If you’re an environmentalist, or even a conservationist for that matter, the prospect of Terry McAuliffe becoming governor of Virginia should utterly terrify you.
While Terry will return the money he took from a scam artist who stole the identities of terminally ill people, he hasn’t returned the $120,000 he got from the Liberian International Ship and Corporation Registry (LISCR), which acts as an official arm of the Liberian government as it peddles their “flag of convenience” scam against the rest of the world. This entity actively facilitates lax regulations and non-enforcement of basic maritime safety for international shipping so that Liberia can boost their foreign currency income by 25% while major shipping conglomerates save billions of dollars by avoiding any effective oversight whatsoever. Liberia wins, huge shipping companies win, and the rest of the world loses.
The result, quite predictably, is that unsafe ships operated by poorly trained crews have accidents that would have been entirely preventable had some degree of oversight and regulation been applied. Liberian-flagged vessels have had more maritime accidents resulting in vastly greater environmental damage to our oceans and waterways than any other, even though Liberian-flagged vessels only account for about 25% of the international shipping fleet.
Let’s look at just a two of these incidents, which amount to ten times the environmental damage that was caused by the Exxon Valdez.
In 1978 the Amaco Cadiz broke apart and sank three miles off the short of Brittany, France. It released 220,000 tons of crude oil, resulting in a twelve mile-long oil slick that fouled two hundred miles of shoreline and only one-tenth of the oil spilled was ever recovered. It caused the largest loss of marine life in maritime history, eradicating several species of marine animals and 20,000 dead birds were recovered. Oil residue can still be found on the beaches of Brittany, thirty-five years later.
Men onboard during the day of the spill said they were up against tremendous seas, rain and hail. At 10:45 a.m. on March 16, the rudder was reported to have stopped responding to the helm. Attempts to regain control with backup steering failed as heavy links began “snapping like cotton.”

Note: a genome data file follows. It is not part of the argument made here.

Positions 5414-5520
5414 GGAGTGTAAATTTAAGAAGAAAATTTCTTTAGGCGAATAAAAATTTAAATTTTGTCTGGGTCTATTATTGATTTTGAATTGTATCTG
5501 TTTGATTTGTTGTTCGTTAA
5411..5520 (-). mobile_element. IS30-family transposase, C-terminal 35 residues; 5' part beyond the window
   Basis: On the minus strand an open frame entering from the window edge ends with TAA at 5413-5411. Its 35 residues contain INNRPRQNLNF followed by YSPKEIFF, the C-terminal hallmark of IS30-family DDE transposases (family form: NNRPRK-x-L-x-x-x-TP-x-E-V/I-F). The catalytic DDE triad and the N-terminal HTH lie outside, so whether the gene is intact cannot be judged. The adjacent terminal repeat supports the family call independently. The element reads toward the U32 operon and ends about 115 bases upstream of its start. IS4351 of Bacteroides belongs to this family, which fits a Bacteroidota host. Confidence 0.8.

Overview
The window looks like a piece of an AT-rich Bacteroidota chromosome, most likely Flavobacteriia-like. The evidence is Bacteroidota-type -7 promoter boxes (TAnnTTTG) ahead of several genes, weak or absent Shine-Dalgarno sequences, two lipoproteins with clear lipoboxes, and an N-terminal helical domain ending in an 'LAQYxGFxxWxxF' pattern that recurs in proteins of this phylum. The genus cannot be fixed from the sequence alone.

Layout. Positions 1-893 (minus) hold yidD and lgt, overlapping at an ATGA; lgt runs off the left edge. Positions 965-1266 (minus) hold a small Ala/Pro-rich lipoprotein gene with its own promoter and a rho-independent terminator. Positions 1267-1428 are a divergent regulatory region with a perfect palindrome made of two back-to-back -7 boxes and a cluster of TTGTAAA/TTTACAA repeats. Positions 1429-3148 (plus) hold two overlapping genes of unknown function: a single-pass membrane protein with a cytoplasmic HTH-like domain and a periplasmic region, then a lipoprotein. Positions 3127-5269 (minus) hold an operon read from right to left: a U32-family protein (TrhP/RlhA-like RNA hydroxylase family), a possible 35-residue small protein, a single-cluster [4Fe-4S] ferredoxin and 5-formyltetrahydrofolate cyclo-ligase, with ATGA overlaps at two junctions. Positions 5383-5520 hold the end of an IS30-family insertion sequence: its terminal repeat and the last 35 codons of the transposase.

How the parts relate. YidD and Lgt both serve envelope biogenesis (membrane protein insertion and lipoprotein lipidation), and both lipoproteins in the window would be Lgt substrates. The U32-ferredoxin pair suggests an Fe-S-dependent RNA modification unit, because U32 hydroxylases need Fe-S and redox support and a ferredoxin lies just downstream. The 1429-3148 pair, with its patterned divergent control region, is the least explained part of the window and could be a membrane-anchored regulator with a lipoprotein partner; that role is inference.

On March 25, Premier Raymond Barre announced the wreck was caused by “grave negligence,” and prohibited tankers from coming within 11 kilometers of the French coast. The master of the tanker, Capt. Pasquale Bardari, was put under investigation and eventually charged with breaking French pollution laws.
In 1991 the Liberian-flagged ABT Summer mysteriously exploded off the coast of Angola and burned for three days before it sank. It was far enough out to sea that the environmental impact wasn’t significant at the coast, but the area was a rich fishing ground that acted as a nutritional lifeline to dozens of towns and cities along the southern African coast. These fisheries were devastated.
The flames enveloping the tanker ship raged uncontrollably for about three days before sinking to the water’s depths during which time, over 2, 50,000 tonnes of the laded oil cargo started to spill and spread onto the water surface. In entirety, the oil film coating the water surface spanned a distance of almost 80 miles circumferentially to the vessel’s location at the time of the accident.
What’s consistent between these two legendary environmental disasters? Negligence. A sound regulatory and oversight system, such as the United States provides over vessels flying our flag prevent the kind of maritime disasters that have so plagued Liberian-flagged vessels. Instead, Liberia gives a cheap “out” to companies that don’t care about operating safely and only concerned about this quarter’s profits.
So what interest could the Liberian International Ship and Corporation Registry have in Terry McAuliffe winning his race as Governor of Virginia? It’s hard to say for sure, but you can bet that they’re not giving him $120,000 because they like his policies on expanding Route 58 to four lanes from Portsmouth all the way out to Martinsville. Virginia may finally have oil exploration starting off our coast and international shipping concerns will have an economic interest in that activity. If LISCR thinks investing $120,000 into getting goodwill from Terry McAuliffe is a wise investment, you should be awfully concerned whether lax regulations and nonexistent oversight are a part of the return they hope to obtain from that investment.
It is certainly curious that about the time LISCR made this donation to Terry, he shifted his position from one of opposing offshore drilling off Virginia’s coast to one of being somewhat in favor of it, depending on the audience. When a candidate openly brags in his book that Governors get to hand out all sorts of favors to all sorts of people, such changes don’t look a whole lot like coincidence.
Now let me tell you, it’s a lot easier to raise money for a governor. They have all kinds of business to hand out, road contracts, construction jobs, you name it. — Terry McAuliffe, “What A Party!” St. Martins Press, 2007, page 77
The opinions expressed here are solely the views of the author, and not representative of the position of any organization, political party, doughnut shop, knitting guild, or waste recycling facility, but may be correctly attributed to the Vast Right-Wing Conspiracy. If anything in the above article has offended you, please click here to receive an immediate apology.
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